When someone’s life becomes unbearable (mostly) because of illness, one may want to end it for good. Willingly accepting death, under expert’s supervision, with the assistance from someone else, is called Euthanasia. It is generally performed to achieve a death as painlessly as possible.
The word Euthanasia is derived from a Greek word “thanatos”, which means ‘good death” or an intentional move to end a life in order to get a person relieved from an intolerable pain. It may definitely be differentiated from the word suicide due to an additional consent of the other parties. There are two categories of Euthanasia; voluntary and involuntary. From the name involuntary it is clear that patient’s consent in ending their life is not there, so it is illegal everywhere and voluntary Euthanasia is the one in which the patient gives the consent and it is legal in some countries.
Will of the patient
Physician assisted death and euthanasia both cause an end to the patient’s life due to the immense suffering caused by prolonged and incurable disease. Although in the former one, the physician only provides the suitable way to end the life through prescription and use of that prescription is totally up to the will of the patient and the later is the active participation of the physician in fulfilling the patient’s request by administrating the lethal dose directly into the blood stream. Both, however, are means to end the patient’s life.
According to the available record, Euthanasia was first used when Emperor Augustus wished to experience his death in his wife’s arms. Francis Bacon was the first one to use this word in 17th century during which the burden to eliminate the patient’s pain was on the shoulders of the physician. It was an effort to cause painless death of a patient suffering miserably. Here, while defining euthanasia or patient assisted death, it must be made clear that the killing is only done keeping in view the condition of the patient and the physician must have reasons to believe and has thorough knowledge of the details of the pain a patient is undergoing. In short, it must not be a deliberate move to end one’s life without any need for it. The English laws regard euthanasia as bad as murder because of the identical consequences that both end life, yet there is a debate that euthanasia is performed when the patients sufferings make them think that death is easier than life and they can no longer withstand pain.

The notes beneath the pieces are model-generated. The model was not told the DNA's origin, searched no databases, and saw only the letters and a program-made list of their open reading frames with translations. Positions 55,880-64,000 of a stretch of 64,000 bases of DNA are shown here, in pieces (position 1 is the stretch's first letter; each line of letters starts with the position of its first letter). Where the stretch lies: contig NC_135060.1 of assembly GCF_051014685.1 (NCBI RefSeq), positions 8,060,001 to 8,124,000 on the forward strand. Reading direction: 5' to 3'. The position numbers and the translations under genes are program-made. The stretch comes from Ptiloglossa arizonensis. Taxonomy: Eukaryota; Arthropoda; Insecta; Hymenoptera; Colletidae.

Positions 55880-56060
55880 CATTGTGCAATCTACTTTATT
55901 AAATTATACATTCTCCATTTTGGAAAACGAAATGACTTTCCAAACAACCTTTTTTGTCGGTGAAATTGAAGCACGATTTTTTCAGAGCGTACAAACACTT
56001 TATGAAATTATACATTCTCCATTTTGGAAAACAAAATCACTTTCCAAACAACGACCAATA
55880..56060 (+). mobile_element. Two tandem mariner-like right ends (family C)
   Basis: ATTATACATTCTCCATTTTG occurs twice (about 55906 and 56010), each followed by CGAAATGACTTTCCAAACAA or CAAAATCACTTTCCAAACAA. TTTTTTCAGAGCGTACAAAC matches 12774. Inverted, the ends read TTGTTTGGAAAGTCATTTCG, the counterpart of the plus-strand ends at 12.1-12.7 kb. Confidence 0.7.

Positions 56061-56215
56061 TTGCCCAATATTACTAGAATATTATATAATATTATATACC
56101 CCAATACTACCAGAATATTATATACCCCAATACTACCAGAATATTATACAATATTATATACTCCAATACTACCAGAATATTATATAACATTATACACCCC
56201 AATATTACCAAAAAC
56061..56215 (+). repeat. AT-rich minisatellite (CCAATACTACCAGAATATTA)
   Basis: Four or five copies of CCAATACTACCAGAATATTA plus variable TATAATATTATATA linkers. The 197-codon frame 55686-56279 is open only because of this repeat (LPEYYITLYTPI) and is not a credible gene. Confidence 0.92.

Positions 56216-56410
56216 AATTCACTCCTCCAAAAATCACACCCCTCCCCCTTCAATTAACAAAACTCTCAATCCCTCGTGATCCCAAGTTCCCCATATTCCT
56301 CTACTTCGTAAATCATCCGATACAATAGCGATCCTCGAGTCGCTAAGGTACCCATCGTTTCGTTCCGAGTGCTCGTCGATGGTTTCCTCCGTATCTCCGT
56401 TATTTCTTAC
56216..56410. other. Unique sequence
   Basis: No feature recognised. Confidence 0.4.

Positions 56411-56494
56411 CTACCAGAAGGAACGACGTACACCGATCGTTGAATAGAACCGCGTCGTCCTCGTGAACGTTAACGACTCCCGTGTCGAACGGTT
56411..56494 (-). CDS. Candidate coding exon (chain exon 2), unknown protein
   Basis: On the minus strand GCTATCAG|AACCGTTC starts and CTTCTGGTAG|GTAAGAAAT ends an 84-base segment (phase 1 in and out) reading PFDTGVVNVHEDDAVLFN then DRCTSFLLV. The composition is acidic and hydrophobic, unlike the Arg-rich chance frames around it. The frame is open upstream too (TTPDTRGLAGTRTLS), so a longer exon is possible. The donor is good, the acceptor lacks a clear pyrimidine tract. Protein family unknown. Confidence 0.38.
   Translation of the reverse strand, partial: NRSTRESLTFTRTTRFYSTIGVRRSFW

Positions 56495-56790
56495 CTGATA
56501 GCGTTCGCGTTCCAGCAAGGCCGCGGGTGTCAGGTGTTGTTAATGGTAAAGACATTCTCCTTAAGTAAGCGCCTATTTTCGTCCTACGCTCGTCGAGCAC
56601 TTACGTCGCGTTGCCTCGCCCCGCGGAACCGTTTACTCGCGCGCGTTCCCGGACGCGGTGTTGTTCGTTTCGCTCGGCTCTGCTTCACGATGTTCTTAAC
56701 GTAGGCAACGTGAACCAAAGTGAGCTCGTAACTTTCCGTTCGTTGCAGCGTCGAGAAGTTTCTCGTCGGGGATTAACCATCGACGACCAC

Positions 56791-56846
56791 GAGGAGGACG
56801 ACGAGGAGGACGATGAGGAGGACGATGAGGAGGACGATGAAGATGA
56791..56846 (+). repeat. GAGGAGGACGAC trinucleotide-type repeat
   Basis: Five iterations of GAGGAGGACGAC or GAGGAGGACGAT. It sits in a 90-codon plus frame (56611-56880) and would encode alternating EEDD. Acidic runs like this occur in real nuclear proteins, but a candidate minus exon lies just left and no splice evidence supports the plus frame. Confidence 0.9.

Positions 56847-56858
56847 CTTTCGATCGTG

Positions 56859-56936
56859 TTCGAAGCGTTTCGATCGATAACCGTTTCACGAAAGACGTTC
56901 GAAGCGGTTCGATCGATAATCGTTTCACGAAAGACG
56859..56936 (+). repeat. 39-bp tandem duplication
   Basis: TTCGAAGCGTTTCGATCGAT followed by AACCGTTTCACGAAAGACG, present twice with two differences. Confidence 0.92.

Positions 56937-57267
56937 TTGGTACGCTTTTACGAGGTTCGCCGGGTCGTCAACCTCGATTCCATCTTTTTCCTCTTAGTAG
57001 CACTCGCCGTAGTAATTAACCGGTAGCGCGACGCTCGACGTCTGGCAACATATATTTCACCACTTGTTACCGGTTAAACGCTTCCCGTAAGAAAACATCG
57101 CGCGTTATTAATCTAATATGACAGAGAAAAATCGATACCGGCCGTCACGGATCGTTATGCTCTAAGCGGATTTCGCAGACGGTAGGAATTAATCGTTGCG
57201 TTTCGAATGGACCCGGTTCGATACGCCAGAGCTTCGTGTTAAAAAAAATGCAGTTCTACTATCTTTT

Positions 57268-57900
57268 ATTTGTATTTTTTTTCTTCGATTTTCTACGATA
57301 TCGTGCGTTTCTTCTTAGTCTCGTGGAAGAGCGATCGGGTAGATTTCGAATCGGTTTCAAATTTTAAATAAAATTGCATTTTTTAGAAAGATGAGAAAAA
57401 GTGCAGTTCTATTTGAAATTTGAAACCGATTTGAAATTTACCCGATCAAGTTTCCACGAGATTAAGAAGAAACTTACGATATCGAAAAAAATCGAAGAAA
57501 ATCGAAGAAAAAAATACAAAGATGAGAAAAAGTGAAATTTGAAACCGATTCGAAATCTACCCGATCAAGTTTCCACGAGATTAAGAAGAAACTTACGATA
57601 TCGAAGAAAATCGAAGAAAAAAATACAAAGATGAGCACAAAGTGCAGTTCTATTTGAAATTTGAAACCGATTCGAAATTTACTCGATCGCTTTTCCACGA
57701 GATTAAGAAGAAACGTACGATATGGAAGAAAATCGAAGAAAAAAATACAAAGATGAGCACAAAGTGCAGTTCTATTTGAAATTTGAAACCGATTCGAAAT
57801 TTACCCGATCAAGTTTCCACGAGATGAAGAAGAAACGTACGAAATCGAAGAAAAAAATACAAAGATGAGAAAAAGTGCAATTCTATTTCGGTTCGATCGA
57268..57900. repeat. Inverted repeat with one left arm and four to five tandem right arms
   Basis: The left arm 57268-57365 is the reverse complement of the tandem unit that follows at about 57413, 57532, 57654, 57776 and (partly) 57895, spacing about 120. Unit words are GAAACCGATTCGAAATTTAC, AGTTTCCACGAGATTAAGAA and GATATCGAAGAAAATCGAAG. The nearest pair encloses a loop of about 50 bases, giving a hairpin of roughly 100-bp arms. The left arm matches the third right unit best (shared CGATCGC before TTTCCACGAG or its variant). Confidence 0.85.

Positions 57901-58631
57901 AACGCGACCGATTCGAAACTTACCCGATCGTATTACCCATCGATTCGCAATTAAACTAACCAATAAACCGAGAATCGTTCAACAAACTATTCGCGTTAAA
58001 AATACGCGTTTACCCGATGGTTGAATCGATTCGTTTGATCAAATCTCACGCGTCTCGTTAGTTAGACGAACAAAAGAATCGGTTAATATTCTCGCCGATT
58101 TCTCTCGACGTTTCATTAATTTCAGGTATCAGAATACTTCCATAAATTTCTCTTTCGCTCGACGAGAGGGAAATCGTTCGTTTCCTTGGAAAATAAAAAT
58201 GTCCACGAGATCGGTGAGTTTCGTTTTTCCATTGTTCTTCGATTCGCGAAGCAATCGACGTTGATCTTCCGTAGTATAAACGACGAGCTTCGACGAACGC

The Oxford dictionary also highlights euthanasia as a medium to kill a patient in a painless manner suffering from the incurable disease or an irreversible state of unconsciousness. It has also been stated by Mavin Kohl, the author of “Morality of Killing” and Paul Kurtz, a humanitarian, that it is an act to end the patient’s sufferings that too in a painless manner.
Various arguments have given rise in different cultures involving moral, religious and ethical controversies. The religious aspect is however not neglected in any culture which refrains from ending a life intentionally irrespective of the fact that intolerable pain has already madethe patient’s life miserable so much so that he prefers death over life.
In a nutshell, Euthanasia and physician assisted suicide are meant to cause an end to a person’s life in a merciful manner generally known as painless death but the physician must have sufficient reasons for performing such an act which should be in the best interest of the patient believing that ending a life is a better idea than to leave the patient suffering.
Key Facts and Statistics:
- There has been an ongoing debate on Euthanasia in the United States and also in other countries since the beginning of the 1800s.
- In the United States, a society for euthanasia was established in 1938.
- 91% of Washington State’s voters voted in support of the Death with Dignity Act, and it became law in the year 2009.
- According to a Gallup poll, 73% of the U.S respondents were in support of the euthanasia, and 67% were in support of the doctor-assisted suicide in 2017.
- As per Gallup, 55% of the people who weekly went to churches, and 87% of the people who were irregular in attending churches were in favor of euthanasia in 2017.
- According to the Gallup poll, 90% of the liberals, 79% of the moderates and 60% of the conservatives were in support of euthanasia in 2017.